HIS is the first issue of the Barbican, a record of the first year of the School, dated July 1931, though it was printed and issued later that year. Here you can read about school events from those very first days in 1931. We bring extracts from this first issue to you thanks to a generous gift from the Bradshaw family of several bound volumes of early Barbican magazines that were in the private collection of Mr. Bradshaw, our first Headmaster.
Barbican No 1 was printed by the boys and staff themselves on a brand new printing press, bought with a handsome anonymous donation to the school. It was kept for many years on the landing outside the Prefects Room above the Staff Room. It might be imagined that a school magazine printed by the boys themselves would be a very amateurish affair but much to our surprise it has a format, layout and quality almost indistinguishable from the subsequent professionally printed issues.
The Headmaster's Letter in this issue is particularly prescient and poignant, given that we are reading his words, written in the first year of the School, more than seventy-five years later. Prescient for his foresight in predicting that old-boys would read the school history far into the future; poignant for his innocent but mistaken belief that the School would flourish indefinitely.
No.1 July, 1931
We regret that we have no pathetic little verse with which to take leave of this, our first edition (may the years make great its value), and send it forth into an expectant world to be judged upon its merits.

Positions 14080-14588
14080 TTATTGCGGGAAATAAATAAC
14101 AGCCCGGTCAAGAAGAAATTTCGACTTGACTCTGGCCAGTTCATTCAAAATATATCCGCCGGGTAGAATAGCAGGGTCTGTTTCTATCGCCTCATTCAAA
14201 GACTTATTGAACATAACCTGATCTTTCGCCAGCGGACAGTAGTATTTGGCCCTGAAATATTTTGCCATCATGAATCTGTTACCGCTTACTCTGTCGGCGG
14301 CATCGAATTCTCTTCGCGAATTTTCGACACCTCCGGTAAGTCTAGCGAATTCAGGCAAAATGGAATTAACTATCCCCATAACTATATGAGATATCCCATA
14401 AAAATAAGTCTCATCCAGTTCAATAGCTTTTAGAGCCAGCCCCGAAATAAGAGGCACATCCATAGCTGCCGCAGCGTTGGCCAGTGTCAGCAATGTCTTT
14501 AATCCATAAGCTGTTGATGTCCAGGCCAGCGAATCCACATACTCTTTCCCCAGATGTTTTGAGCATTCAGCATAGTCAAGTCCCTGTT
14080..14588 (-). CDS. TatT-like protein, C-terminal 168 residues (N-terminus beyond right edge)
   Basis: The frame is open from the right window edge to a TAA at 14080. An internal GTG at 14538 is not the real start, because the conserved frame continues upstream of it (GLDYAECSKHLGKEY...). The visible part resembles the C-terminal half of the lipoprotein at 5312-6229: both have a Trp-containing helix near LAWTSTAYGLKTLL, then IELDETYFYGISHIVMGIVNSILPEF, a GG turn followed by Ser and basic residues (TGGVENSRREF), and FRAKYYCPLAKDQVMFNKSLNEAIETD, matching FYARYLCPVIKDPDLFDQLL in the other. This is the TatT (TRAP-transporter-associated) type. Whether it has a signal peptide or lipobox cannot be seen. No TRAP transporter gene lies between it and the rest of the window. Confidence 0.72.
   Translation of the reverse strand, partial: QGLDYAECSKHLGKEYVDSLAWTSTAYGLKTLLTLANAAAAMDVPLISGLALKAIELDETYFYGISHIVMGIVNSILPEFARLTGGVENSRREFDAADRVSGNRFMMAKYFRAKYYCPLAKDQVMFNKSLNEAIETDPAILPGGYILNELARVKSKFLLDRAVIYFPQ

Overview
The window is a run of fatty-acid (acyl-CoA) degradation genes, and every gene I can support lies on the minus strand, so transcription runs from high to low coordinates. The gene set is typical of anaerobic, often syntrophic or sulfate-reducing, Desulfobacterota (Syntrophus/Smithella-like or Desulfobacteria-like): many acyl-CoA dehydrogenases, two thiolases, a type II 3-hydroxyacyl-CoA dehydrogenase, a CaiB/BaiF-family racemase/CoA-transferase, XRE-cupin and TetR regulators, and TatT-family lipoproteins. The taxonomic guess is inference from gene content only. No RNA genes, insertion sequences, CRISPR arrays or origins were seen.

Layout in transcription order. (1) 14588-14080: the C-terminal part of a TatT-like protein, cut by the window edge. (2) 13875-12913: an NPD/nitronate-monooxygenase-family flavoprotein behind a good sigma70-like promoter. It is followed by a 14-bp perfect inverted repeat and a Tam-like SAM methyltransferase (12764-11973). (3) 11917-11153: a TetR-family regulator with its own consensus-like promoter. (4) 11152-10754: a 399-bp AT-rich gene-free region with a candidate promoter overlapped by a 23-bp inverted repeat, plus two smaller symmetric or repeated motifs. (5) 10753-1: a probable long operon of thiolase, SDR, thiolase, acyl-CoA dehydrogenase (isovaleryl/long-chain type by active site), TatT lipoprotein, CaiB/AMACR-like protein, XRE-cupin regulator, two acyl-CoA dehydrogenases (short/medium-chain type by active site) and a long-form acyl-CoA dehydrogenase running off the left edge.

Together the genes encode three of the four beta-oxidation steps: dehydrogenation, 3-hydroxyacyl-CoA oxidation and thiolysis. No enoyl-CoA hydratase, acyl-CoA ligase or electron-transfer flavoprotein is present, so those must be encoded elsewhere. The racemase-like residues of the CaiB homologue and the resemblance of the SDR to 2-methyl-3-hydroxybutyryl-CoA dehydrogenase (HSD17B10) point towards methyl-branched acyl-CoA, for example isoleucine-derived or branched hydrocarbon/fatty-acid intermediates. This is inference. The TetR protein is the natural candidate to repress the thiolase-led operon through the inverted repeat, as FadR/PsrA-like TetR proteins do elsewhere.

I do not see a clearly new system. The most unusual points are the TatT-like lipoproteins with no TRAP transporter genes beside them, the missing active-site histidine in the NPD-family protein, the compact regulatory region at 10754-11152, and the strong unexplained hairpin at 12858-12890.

A good magazine should, we consider 'hold up the mirror' to the life of the school, should reflect faithfully its achievements in work and play, its humour conscious and unconscious its individual thought and its communal mind or 'tone'.
At its first attempt, our magazine may fail to do this; if it does, we shall labour to make our subsequent editions approach nearer to our our ideal. But meanwhile, a glance at the present list of contents will reveal that all, or almost all, our school activities (and young though we are, we already do much) have received its attention.
School magazines vary considerably in the literary merit of the work they contain. In this respect our magazine may fall short; but here we think it only fair to ourselves to inform our readers without the school, of a fact that may not readily occur to them in comparing 'The Barbican' with the publications of other and well established schools.
We are a new school in our first year; we have virtually no senior pupils. Our Fifth Form consists of nine boys only, the remainder of our number being juniors for the most part in their first or second year of secondary school life. It is obvious, therefore, that many of our contributions will show signs of maturity, and indicate promise rather than contain merit.
In spite, however, of disadvantages, we have in our first year produced a school magazine - and produced it in the full sense of the word, for, (as again, certain defects may reveal) it has been printed and published by ourselves from our own press at school.